With the election only a mere few weeks away, Obama is looking to depend on a key voting bloc to help keep him in office. However, many of them may not be there to support him in the ballot box because they have serious concerns about his commentment to Israel. They have legitimate reasons to be nervous about allowing Obama to have a second term. These three videos below will explain why:
Another example of Jewish concern about Obama's commitment to Israel is found in this billboard that was put up recently:
On the other side of the world in the Middle East, Israelis are also concerned about Obama's commitment to their country. Jonathan Spyer, who is a Jewish research fellow at the Global Research in International Affairs Center, journalist, soldier and author of his first book, The Transforming Fire: The Rise of the Israel-Islamist Conflict, offers his opinion of how confident the citizens of Isreal feel about President Obama's promise that he won't allow Iran to acquire nukes. Here's what he had to say which I think also similarly reflects how many Jews here in America feel about Obama:
MJT: Obama repeatedly says he will not allow Iran to acquire nuclear weapons. Do you believe him? How many Israelis believe him? He’s letting Assad get away with murder, but he did go after Qaddafi and bin Laden.
Jonathan Spyer: I don’t want to interfere in the internal American discussion, but your question is nicely phrased so I can comment without doing that. Confidence in President Obama is very low in Israel. That is because his performance so far seems to suggest that he has little understanding of the Hobbesian world of Middle Eastern politics and the aspects required in order to build firm alliances and proxies here. From his Cairo speech and the abandonment of Mubarak to the vacillating and paralysis on Syria, he just seems to be singing from a different and wholly unsuitable songbook. So I think very few Israelis have confidence that he will act effectively to prevent a nuclear Iran. No coherent red lines, including an outlining of the consequences of crossing them, means the Iranians will keep on moving ahead. Obama wants out of the Middle East, as he himself has made clear. He’ll do counter-terrorism from the air against small, extreme jihadi groups. In Libya, I think it was the Europeans and specifically the French who got that rolling, with the US following on, though of course inevitably doing most of the heavy lifting in the end. And frankly I think many Israelis also have the feeling, which we haven’t had for quite a few years, that the man in the White House right now isn’t a deep friend of our country, that he doesn’t understand or isn’t really interested in the story of Israel and the Jewish People, and consequently lacks a grasp of the deeper moorings which I think should underlie, and have in recent years underlain, the alliance between the US and Israel.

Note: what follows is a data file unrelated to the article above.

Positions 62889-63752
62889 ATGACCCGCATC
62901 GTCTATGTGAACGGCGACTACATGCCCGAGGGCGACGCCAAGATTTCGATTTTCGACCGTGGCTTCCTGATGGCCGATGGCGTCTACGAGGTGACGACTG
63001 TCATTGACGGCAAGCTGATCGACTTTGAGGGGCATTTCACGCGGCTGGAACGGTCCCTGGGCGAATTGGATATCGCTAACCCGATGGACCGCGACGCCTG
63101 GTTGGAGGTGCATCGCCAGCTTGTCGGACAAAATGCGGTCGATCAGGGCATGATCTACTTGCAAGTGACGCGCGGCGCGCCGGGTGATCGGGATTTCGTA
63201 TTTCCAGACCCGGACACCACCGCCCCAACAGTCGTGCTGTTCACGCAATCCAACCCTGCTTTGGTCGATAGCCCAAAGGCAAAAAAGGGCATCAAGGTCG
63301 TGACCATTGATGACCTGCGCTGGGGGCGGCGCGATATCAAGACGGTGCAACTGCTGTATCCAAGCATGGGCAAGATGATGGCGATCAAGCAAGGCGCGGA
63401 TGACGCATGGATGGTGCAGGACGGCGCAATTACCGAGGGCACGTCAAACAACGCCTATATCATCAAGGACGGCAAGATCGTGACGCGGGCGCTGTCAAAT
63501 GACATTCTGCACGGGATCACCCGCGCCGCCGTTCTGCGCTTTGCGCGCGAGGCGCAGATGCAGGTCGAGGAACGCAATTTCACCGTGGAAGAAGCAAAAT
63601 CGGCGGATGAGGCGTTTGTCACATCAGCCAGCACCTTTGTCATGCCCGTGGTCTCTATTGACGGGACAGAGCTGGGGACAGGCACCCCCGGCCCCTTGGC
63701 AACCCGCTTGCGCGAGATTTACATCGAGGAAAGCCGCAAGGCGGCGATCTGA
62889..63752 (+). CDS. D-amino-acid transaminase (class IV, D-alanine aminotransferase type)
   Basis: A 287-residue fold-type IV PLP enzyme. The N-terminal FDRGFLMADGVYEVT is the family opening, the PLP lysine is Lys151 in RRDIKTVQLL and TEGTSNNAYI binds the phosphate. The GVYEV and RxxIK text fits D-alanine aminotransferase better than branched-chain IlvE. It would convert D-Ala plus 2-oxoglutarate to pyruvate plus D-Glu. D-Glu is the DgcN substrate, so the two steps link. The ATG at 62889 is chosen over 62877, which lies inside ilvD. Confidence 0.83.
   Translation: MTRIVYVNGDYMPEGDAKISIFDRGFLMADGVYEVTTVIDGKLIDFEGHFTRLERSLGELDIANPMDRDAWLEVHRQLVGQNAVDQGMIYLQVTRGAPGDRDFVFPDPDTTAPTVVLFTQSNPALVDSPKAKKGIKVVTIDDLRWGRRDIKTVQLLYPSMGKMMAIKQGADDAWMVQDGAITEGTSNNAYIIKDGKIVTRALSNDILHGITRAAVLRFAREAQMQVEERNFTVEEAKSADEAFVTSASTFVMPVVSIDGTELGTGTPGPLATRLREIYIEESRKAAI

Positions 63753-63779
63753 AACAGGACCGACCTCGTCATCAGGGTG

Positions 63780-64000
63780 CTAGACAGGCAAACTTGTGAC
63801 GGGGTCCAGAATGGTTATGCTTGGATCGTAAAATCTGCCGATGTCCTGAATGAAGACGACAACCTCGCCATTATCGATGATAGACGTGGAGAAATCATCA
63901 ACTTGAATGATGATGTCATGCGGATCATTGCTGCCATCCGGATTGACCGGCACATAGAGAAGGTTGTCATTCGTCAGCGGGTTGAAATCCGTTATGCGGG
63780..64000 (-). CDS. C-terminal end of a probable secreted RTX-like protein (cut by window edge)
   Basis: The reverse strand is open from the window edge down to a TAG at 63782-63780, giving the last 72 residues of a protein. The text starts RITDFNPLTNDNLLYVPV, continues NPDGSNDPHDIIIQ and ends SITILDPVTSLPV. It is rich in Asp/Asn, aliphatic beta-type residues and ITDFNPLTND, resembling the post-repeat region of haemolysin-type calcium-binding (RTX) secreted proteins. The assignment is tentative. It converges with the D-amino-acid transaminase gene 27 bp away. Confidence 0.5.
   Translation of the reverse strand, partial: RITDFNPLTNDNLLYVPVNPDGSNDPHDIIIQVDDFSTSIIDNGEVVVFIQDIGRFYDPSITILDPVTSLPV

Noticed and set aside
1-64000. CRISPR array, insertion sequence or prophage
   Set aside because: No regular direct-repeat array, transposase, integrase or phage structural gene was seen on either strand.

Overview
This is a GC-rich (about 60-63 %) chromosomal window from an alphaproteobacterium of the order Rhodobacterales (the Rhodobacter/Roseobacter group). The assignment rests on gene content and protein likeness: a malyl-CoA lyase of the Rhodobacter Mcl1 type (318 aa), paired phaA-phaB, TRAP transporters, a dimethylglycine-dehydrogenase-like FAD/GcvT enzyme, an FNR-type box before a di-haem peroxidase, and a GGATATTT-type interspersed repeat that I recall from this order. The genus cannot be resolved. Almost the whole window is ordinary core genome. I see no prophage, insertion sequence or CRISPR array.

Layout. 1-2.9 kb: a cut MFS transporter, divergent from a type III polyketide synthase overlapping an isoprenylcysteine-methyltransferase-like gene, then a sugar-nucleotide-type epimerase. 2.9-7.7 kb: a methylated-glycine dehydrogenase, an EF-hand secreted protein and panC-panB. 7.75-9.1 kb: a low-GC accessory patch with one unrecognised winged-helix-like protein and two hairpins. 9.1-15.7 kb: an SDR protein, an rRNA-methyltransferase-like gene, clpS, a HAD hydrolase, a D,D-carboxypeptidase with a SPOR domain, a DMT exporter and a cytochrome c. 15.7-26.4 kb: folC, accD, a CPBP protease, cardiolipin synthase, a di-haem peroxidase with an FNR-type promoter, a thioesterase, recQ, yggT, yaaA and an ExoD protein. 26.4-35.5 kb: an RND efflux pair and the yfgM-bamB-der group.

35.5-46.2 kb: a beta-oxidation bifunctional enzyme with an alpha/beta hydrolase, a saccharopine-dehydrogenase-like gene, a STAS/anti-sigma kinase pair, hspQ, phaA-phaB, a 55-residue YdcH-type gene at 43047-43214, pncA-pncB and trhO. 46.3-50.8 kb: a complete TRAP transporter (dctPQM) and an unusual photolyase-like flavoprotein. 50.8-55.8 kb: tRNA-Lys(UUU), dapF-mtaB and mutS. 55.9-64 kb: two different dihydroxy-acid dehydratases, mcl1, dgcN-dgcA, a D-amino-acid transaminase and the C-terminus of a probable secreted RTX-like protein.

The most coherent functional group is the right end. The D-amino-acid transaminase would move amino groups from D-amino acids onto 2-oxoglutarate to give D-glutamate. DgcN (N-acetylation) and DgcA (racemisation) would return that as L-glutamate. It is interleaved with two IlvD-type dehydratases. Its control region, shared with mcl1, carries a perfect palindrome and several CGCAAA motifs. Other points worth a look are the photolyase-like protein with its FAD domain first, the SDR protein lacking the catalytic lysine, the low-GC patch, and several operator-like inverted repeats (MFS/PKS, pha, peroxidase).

MJT: What is it specifically that President Obama does not understand? Surely he knows the Middle East is a much rougher neighborhood than Europe and North America. What else does he still need to grasp besides the obvious? What would you explain to him if you had his ear for a couple of minutes?
Jonathan Spyer: I would try to explain to him the dynamic of patron-client relationships in our neighborhood. I would explain to him that your clients don’t need to love you, don’t want you to bow to them, and don’t even really need to know that you respect them and empathize with them (though they will need you to at least go through the motions in this regard.) What they need to know is that if they get into trouble (and they will) you will back them and help them to your utmost. If they think you won’t or can’t do that, they won’t want to be your client. They will prefer to be the client of another patron (probably your enemy or rival) who will be willing to do this. As a result, the value of your strategic coin will rapidly decline. Right now, the net result of Obama’s losing Egypt/Tunisia/Yemen, and Iran/Russia/China’s non-losing of Syria, is that US credibility as a patron is low. Obama seems mainly dangerous to his friends, less so to his enemies, the killing of Bin-Laden notwithstanding. This is making allies nervous and enemies happy. This is not good. In particular, the most vulnerable allies (the Gulf monarchies) are very nervous indeed, and are seeking to organize themselves independently because of their impression that the US right now is not there. The trouble is that these countries are too weak for the job. As we see now in Syria, for example, they can’t deliver against Assad. So the end result of Obama’s conceptual error is that the Iran-led alliance, which remains by far the most potent and dangerous enemy in the region, is holding up well, while what used to look like a US-led regional alliance no longer really exists. This, in my view, derives directly from the American President’s failure to grasp the basic rules for behavior as a patron in the Hobbesian space of the Middle East. So if I had a few minutes that’s what I’d tell him. But I’d tell him this without a great deal of enthusiasm, because I’m pretty sure he wouldn’t get it.
Obama has had a long histoy of being flaky on Israel to the point that even life long liberal Jews are wondering about how committed Obama really is to Israel. While Obama enjoyed support from Jews in 2008, he will not get that same level of support or votes in 2012. If enough Jews abandon him at the polls on November 6th, he will not be reelected as President.